One of the most common cyberthreats impacting IT Professionals around the world is ransomware, a malicious program made for devices to lock data from users unless they pay a ransom.
At least one in five organizations have fallen victim to a cyberattack, while almost one in ten were forced to pay a ransom to recover data after the attack, according to a survey from Hornetsecurity.
The average downtime a company experiences after a ransomware attack is 21 days, which can be fatal for some companies, without taking into consideration the cost of the data recovery, the payment of the ransom and long-term brand damage.
The average amount of ransom payments that companies were forced to pay in 2020 was $170,404. Over 90% of Hornetsecurity respondents who said they were attacked were able to recover data from a backup. About 9.2% were left with no choice but to pay the ransom to recover their data.
The survey also noted those who reported paying a ransom, under 12% were able to recover all their data through backups. Without access to shared data organizations are dead in the water.
“It is therefore clear that having malware protection present at all levels of the organization is essential, particularly on end-points that have easy access to servers and network storage. This is especially true for companies with employees who work remotely and rely on access to network storage via VPN, as local storage is not an option,” says Hornetsecurity.
Backups are the lifeblood of anti-ransomware strategy
If a shared drive is encrypted by malware, IT teams can recover from a recent backup without much data loss. Hornetsecurity’s survey revealed that over 17.2% of ransomware attacks on its respondents targeted backup data, revealing a loophole. If backup data is maliciously encrypted, it becomes useless as a ransomware protection method.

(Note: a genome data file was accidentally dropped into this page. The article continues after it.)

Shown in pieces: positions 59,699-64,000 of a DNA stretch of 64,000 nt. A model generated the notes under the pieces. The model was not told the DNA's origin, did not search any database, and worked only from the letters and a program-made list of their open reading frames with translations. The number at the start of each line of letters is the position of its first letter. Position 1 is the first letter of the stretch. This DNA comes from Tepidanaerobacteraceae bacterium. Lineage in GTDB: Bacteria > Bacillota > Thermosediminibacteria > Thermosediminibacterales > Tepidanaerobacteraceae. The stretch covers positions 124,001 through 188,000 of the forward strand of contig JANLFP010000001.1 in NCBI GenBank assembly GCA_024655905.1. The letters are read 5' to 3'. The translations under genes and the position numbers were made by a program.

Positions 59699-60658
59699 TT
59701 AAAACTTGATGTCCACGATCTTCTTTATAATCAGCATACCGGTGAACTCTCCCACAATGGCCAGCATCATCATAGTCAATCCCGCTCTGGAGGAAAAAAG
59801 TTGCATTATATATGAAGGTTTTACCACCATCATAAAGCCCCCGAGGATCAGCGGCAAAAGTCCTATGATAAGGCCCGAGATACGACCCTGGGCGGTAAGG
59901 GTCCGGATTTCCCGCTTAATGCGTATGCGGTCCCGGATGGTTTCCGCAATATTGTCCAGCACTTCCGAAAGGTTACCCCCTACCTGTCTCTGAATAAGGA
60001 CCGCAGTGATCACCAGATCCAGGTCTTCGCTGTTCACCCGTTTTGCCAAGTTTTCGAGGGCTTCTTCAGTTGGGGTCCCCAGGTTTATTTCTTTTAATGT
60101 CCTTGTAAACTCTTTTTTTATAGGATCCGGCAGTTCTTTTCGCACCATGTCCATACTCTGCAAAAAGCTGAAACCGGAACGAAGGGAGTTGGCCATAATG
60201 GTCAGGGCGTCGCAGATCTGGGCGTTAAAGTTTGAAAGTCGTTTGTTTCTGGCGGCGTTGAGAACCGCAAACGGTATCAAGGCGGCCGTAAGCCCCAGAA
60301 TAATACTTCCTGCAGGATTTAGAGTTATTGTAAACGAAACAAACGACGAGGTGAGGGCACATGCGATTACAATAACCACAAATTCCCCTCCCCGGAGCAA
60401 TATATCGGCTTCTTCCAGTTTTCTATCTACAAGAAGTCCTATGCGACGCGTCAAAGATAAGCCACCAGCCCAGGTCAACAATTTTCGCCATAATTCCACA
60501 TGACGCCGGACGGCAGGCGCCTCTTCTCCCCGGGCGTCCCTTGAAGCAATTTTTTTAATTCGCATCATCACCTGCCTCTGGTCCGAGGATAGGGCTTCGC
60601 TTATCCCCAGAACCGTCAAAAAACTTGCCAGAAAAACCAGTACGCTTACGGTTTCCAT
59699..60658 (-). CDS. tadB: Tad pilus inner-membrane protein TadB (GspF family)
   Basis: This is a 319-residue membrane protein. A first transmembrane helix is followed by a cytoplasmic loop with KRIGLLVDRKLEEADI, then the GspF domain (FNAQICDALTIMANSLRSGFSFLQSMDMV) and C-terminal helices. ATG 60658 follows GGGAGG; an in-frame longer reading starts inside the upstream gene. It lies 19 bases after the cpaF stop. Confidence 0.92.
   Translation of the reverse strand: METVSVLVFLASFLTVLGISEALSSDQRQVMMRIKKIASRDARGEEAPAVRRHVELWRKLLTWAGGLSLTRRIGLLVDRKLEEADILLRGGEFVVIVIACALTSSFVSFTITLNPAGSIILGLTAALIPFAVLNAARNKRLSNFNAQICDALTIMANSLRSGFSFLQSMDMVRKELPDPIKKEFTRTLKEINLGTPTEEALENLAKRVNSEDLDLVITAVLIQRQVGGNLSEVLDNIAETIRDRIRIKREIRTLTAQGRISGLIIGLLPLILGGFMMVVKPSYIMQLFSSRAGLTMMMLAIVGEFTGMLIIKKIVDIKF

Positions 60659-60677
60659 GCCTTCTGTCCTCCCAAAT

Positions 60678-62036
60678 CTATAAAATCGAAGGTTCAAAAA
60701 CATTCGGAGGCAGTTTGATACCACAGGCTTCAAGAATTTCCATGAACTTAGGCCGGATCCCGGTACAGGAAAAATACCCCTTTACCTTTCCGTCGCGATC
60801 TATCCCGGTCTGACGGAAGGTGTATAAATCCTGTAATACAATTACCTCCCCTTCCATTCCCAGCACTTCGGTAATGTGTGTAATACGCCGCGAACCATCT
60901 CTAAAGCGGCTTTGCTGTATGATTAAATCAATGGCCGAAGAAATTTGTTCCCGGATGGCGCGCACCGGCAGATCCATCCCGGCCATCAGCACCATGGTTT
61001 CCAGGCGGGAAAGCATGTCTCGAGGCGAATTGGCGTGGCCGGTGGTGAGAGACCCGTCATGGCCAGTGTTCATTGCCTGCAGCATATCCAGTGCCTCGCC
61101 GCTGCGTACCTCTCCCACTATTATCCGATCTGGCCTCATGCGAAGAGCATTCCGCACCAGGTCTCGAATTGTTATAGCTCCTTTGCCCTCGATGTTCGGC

The most common forms of ransomware protection are end-point detection software with anti-ransomware capabilities and email filtration and threat analysis, according to the Hornetsecurity survey. Endpoint detection software scans and analyses end points like laptops, computers, mobile phone or tablets for ransomware threats and raises an alarm when there is one.
The most common source of malware is email. Employees can fall victim to ransomware through malicious attachments sent via email or other system vulnerabilities.
Education on how to prevent ransomware attacks can be lacking, according to the Hornetsecurity report. More than a quarter of organizations surveyed did not provide training to end users on how to recognize and handle potential ransomware threats.
About 22.2% of those surveyed believed that Microsoft 365 data is immune to ransomware attacks or stated they didn’t know whether it could be affected.
Despite ransomware being one of the most common type of cyber threats, only a third of businesses have insurance coverage for such attacks.
Having cyber insurance is “not a bad idea in theory, however, it may not necessarily be feasible for many organizations. Covering ransomware cases involves accounting for the entire operation of the company and may require certain preventative measures to be taken to qualify for the insurance. So, while it’s always a good idea to cover all your bases, we don’t suggest sacrificing a potential upgrade to your internal IT and backup security in favor of purchasing ransomware insurance,” says Hornetsecurity.